• D'Amato sings and writes in the tradition of Bruce springsteen or Josh Ritter.


  • Folk music raised on New Jersey grit, with a playful, progressive sonic palette.

    —Rolling stone

  • Terrific...[with] enough depth to reveal new secrets with each listen.

    — Associated Press

  • Turns heartbreak into cheery folk.

    — SPIN

  • Brings to mind Simon and Garfunkel’s more amped-up moments.

    — Entertainment Weekly

  • Smartly sweet.

    — Newsweek

  • Echoes with early Bob Dylan.

    — Uncut

  • D’Amato has a way with words.

    — Billboard

  • A rich sound that has as much depth as it does popular appeal.

    — Paste

  • Self assured and deceptively mature.

    — The World Cafe

  • Soulful.

    — The Wall Street Journal

Anthony D’Amato didn’t know a soul when he landed in New Orleans. Within weeks of his arrival, though, he was collaborating with some of the city’s finest songwriters and instrumentalists on a spontaneous project unlike anything else in his catalog.

“This whole experience really caught me by surprise,” says D’Amato, a New Jersey native who now calls New York City home. “I came to New Orleans for a housesitting gig in between tours, and I ended up writing and recording a whole new collection with a whole new band and a whole new sound.”

Captured almost entirely in the living room of an historic 1860’s Garden District home, ‘Five Songs From New Orleans’ feeds off the Crescent City’s irrepressible creative energy and draws inspiration both from its stately beauty and its haunted decay. D’Amato engineered, produced, and mixed the whole EP himself, treating the songs as raw, unfiltered snapshots of his time in town, and the performances documented here are loose and improvisatory to match. The end result is a spare and organic collection, one that’s comprised exclusively of acoustic instruments and draws on an eclectic array of New Orleans sounds, from Cajun fiddle to blues guitar, from Dixieland clarinet to washboard shuffle, from classic country to fingerpicked folk.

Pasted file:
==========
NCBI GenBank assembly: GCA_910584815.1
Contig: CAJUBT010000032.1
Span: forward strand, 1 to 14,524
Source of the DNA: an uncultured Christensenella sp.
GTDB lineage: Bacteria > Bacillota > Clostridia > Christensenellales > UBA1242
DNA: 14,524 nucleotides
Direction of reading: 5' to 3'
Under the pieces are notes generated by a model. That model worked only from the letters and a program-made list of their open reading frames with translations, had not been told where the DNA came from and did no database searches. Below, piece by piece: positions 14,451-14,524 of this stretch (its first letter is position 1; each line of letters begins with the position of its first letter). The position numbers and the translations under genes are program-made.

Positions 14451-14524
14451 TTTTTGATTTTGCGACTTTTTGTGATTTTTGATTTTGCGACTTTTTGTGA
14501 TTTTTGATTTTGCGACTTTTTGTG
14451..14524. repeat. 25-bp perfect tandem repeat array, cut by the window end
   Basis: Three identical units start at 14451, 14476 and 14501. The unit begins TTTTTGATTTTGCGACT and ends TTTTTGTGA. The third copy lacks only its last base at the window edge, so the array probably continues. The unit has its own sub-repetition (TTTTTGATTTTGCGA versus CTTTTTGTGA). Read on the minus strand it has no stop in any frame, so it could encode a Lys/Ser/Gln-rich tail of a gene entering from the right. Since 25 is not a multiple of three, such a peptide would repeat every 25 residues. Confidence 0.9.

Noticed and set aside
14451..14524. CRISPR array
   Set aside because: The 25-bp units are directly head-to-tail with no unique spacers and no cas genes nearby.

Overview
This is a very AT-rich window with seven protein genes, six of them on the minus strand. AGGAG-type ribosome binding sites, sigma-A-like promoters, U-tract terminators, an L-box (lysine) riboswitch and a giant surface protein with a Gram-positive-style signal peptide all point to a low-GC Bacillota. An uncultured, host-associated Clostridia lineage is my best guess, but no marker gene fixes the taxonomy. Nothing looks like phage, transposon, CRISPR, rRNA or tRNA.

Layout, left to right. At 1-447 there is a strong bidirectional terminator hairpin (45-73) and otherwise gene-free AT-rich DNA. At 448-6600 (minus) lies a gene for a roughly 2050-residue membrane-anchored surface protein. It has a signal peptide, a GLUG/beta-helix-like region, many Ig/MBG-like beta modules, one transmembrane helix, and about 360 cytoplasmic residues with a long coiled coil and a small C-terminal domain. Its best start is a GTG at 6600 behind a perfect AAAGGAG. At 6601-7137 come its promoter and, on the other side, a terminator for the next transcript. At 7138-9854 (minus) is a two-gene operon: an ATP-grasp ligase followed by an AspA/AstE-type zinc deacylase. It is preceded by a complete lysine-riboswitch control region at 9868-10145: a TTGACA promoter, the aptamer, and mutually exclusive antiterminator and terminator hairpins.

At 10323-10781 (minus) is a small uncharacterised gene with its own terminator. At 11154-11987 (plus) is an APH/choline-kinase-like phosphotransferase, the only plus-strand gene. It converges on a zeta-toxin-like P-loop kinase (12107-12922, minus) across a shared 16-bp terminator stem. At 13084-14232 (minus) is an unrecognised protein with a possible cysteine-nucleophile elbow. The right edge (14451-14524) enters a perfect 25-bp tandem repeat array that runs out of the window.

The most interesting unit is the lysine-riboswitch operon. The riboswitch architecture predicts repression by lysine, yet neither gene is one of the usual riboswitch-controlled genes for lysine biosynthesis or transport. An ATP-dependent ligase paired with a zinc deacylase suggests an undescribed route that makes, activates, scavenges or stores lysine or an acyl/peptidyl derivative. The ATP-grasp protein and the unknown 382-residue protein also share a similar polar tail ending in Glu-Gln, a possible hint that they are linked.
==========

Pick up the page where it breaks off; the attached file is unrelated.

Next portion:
While each of the songs on the EP grew out of D’Amato’s experiences in New Orleans, some tracks are more explicit in their lyrical portraits than others. D’Amato spins an Ash Wednesday hangover into a metaphor for post-honeymoon love on the playful “Party’s Over,” imagines life after death in one of the city’s largest cemeteries on the bluesy “Metairie,” and uses New Orleans as a lens through which to examine the widening economic, racial, and political divides that have come to define modern America on the twangy “Some Folks.”

 D’Amato first emerged to international acclaim with the 2014 release of ‘The Shipwreck From The Shore,’ his New West Records debut. Inspired in part by time spent studying with the Pulitzer Prize-winning Irish poet Paul Muldoon, the album garnered rave reviews on both sides of the pond, with NPR inviting D’Amato for a Tiny Desk Concert and lauding that “he writes in the tradition of Bruce Springsteen or Josh Ritter," and Uncut proclaiming that his songwriting "echoes with early Bob Dylan." D’Amato followed it up in 2016 with the Mike Mogis-produced ‘Cold Snap,’ which landed him his first national TV appearance along with an Artist You Need To Know nod from Rolling Stone, who hailed his “folk music raised on New Jersey grit.” In response to mounting humanitarian crises overseas and at our own southern border, D’Amato returned the following year with a collaborative charity EP titled ‘Won’t You Be My Neighbor?,’ which raised thousands of dollars for refugee aid. Songs from D’Amato’s solo albums, meanwhile, racked up more than eight million streams on Spotify alone and landed him headline and festival performances in the US, Europe, and Australia, as well as support dates with Ben Folds, Valerie June, Shovels & Rope, The Old 97's, The Felice Brothers, Tyler Childers, Langhorne Slim, and more.